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Water management in Central Asia: state and impact Water management in Central Asia: state and impact
The graphic shows the effects of the shrinking of the Aral sea, and related issues, on both population migration, and environmental impacts in other areas. It also shows other water problems that could lead to tensions and conflicts.
11 Feb 2006 - by Philippe Rekacewicz, UNEP/GRID-Arendal
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World ocean thermohaline circulation World ocean thermohaline circulation
The global conveyor belt thermohaline circulation is driven primarily by the formation and sinking of deep water (from around 1500m to the Antarctic bottom water overlying the bottom of the ocean) in the Norwegian Sea. When the strength of the haline forcing increases due to excess precipitation, runoff, or ice melt the conveyor belt will weaken or even shut down. The variability in the strength of the conveyor belt will lead to climate change in...
01 Jun 2007 - by Hugo Ahlenius, UNEP/GRID-Arendal
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Example of enhanced water levels produced from river ice, Liard River, Canada Example of enhanced water levels produced from river ice, Liard River, Canada
The lower curve shows the correspondence between river flow and water levels under open-water conditions. The much greater maximum water levels possible under ice-jam conditions are illustrated by the upper curve. The transition in break-up severity from dynamic to thermal break-up effects (see text) is depicted by the gradually shaded area between the two curves. Dots are observed annual maximum water levels during the spring break up. The 1990...
01 Jun 2007 - by Hugo Ahlenius, UNEP/GRID-Arendal
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Millennium Ecosystem Assessment conceptual framework Millennium Ecosystem Assessment conceptual framework
International demand for timber may lead to a regional loss of forest cover, which increases flood magnitude along a local stretch of a river. Similarly, the interactions can take place across different time scales. Actions can be taken either to respond to negative changes or to enhance positive changes at almost all points in this framework.
30 Nov 2007 - by Philippe Rekacewicz, Emmanuelle Bournay, UNEP/GRID-Arendal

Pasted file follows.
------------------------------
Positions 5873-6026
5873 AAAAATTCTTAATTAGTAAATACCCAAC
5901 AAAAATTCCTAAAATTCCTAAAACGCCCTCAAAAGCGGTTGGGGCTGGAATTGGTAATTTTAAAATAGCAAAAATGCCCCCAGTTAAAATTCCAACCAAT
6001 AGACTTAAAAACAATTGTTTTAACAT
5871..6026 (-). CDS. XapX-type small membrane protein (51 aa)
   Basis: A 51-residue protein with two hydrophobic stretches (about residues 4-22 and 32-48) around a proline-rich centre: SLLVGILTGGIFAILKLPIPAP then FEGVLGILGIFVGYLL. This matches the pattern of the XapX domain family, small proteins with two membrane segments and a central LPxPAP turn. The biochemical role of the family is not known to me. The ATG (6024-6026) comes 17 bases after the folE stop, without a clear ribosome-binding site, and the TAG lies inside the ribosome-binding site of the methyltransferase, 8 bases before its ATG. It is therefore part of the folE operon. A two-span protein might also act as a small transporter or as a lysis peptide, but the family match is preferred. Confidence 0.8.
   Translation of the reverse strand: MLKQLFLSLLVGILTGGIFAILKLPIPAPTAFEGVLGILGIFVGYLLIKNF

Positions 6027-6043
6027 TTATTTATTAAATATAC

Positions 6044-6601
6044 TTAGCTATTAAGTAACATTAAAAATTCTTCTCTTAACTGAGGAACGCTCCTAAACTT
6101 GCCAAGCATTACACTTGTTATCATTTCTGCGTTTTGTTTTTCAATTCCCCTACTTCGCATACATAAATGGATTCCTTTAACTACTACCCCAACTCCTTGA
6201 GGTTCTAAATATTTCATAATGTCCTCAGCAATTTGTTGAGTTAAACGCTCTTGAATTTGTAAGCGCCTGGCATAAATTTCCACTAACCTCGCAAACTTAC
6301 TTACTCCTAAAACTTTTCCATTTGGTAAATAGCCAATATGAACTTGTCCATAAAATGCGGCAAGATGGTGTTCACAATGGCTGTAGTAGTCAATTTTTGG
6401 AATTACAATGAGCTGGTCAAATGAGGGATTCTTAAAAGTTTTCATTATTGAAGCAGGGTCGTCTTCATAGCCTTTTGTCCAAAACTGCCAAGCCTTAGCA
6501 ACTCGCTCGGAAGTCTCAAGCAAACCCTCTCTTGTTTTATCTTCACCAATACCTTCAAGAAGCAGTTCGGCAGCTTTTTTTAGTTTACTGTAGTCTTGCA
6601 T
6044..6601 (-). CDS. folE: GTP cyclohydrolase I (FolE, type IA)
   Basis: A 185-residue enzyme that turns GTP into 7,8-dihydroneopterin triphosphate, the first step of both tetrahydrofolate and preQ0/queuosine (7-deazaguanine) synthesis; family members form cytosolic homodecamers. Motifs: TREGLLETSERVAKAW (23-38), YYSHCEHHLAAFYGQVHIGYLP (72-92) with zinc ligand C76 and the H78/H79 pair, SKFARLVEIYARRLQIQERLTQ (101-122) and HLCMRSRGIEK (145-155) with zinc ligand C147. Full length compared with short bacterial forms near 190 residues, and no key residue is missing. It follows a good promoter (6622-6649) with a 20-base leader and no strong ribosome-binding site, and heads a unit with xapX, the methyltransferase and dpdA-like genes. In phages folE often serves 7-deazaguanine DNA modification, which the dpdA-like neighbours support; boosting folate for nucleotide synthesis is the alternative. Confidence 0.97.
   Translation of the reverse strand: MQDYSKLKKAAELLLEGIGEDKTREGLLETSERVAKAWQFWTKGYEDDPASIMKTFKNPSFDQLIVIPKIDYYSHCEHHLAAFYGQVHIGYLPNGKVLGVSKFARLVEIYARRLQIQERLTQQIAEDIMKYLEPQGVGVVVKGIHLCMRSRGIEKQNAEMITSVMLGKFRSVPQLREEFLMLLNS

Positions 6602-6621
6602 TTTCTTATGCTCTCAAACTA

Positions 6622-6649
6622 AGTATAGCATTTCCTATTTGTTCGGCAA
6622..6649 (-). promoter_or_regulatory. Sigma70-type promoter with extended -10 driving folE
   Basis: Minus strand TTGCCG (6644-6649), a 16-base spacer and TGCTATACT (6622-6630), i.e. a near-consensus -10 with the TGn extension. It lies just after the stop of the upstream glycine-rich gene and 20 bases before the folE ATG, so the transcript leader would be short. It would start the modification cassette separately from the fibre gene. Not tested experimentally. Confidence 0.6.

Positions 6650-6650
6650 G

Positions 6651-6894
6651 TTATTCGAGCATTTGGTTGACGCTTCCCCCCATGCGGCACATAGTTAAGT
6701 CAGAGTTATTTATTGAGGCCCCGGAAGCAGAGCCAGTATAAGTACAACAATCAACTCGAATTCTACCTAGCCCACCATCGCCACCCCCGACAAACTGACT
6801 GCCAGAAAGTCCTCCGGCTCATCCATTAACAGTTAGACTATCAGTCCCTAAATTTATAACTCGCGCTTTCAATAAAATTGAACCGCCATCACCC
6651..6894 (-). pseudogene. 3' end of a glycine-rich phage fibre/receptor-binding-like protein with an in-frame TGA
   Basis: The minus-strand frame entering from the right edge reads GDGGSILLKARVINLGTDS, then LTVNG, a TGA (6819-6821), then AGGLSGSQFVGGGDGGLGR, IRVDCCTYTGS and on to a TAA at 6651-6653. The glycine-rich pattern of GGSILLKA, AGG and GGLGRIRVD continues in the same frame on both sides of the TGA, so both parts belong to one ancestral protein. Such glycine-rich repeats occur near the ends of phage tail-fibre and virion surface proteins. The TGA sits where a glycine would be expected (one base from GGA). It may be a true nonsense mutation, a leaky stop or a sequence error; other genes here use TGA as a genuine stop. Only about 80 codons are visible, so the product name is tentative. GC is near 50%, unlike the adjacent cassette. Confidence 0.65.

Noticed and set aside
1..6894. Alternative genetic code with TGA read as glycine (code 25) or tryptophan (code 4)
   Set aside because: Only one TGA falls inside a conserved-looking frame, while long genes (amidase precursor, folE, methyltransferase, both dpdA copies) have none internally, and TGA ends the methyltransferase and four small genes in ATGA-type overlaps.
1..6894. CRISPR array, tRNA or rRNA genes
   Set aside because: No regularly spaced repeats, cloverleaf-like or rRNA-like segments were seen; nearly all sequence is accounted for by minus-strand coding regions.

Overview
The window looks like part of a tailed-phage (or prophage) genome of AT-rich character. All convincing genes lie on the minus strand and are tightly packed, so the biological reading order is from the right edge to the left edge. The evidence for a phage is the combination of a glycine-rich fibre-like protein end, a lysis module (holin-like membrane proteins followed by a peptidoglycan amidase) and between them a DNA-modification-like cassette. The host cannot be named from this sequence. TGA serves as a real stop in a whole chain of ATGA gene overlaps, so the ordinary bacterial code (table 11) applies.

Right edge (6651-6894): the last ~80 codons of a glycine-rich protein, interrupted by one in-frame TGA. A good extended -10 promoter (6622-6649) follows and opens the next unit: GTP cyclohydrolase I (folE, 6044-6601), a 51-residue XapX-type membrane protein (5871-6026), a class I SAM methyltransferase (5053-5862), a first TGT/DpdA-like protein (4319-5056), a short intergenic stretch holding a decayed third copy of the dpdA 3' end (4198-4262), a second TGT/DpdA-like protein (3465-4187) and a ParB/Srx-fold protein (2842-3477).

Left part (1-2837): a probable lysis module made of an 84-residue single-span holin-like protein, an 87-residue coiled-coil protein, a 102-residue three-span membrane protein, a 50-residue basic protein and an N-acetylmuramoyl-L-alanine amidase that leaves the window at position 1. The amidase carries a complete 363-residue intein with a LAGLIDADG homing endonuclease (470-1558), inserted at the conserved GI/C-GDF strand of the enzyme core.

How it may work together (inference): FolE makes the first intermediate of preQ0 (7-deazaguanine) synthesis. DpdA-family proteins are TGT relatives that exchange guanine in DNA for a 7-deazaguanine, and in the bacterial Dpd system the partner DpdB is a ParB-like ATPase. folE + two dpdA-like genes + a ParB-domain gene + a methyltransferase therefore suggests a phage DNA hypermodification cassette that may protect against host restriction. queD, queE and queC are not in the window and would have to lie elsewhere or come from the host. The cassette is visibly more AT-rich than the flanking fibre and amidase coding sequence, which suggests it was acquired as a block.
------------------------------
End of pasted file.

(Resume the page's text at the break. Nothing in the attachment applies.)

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World's top seed companies World's top seed companies
The top ten seed companies have incomes at over $10 billion USD. Monsanto and Dupont/Pioneer lead the way with over 50% of seed sales in the world. All of the top ten companies are located in the U.S.A, Japan or Europe.
03 Jan 2008 - by IAASTD/Ketill Berger, UNEP/GRID-Arendal
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Trends in real commodity prices Trends in real commodity prices
Agriculture is a fundamental instrument for sustainable development; about 70% of the world’s poor are rural and most are involved in farming. National policy needs to arrive at a balance between a higher prices which can benefit producers and lead to a more vibrant rural economy, and lower prices, which, although volatile on the international market, can improve food access for poor consumers.
03 Jan 2008 - by IAASTD/Ketill Berger, UNEP/GRID-Arendal
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Natural resources - minerals Natural resources - minerals
In more than hundred countries around the world, miners dig minerals and metals out of the ground, satisfying a slowly but continuously increasing demand from industrial production, agriculture, construction, high-tech sectors, and merchandise producers. In contrast to the other natural resources presented here, minerals are a finite resource, and the resource and their profits needs to be managed carefully to ensure sustained livelihoods after t...
12 May 2008 - by Hugo Ahlenius, UNEP/GRID-Arendal
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Forest vs. Agriculture – the case of the Mabira forest reserve, Uganda Forest vs. Agriculture – the case of the Mabira forest reserve, Uganda
The Mabira forest reserve, on the shores of Lake Victoria hosts valuable wildlife, serves as a timber resource, provides ecosystem services for the water balance and the rainforests represents a tourist destination. Following a proposed plan for clearing a third of the reserve for agricultural use, the values of the forest were calculated by local researchers. This economic evaluation of the forest shows that from a short-term perspective, growin...
12 May 2008 - by Hugo Ahlenius, UNEP/GRID-Arendal
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Temperature increases in the Antarctic due to climate change, 2090 (NCAR-CCM3, SRES A2 experiment) Temperature increases in the Antarctic due to climate change, 2090 (NCAR-CCM3, SRES A2 experiment)
Climate change, due to increased concentrations of greenhouse gases in the atmosphere, has not lead as clear changes in the Antarctic as in the Arctic. Some of the ice shelves of the Antarctic peninsula have split up and started moving more rapidly, but the analyses of the Antarctic ice sheet are inconclusive. The projected climate situation in 2090 are presented in this figure, the temperatures are annual values from the NCAR-CCM3 model, ensembl...
31 Jul 2008 - by Hugo Ahlenius, UNEP/GRID-Arendal
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Projected temperature increases in the Arctic due to climate change, 2090 (NCAR-CCM3, SRES A2 experiment) Projected temperature increases in the Arctic due to climate change, 2090 (NCAR-CCM3, SRES A2 experiment)
Climate change, due to increased concentrations of greenhouse gases in the atmosphere, has lead to increased temperatures and large scale changes in the Arctic. The Arctic sea ice is decreasing, permafrost thawing and the glaciers and ice sheets are shrinking. The projected climate situation in 2090 are presented in this figure, the temperatures are annual values from the NCAR-CCM3 model, ensemble averages 1-5 for the SRES A2 experiment. The ice ...
31 Jul 2008 - by Hugo Ahlenius, UNEP/GRID-Arendal
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Trends in productivity 1981-2003 (greening and land degradation) Trends in productivity 1981-2003 (greening and land degradation)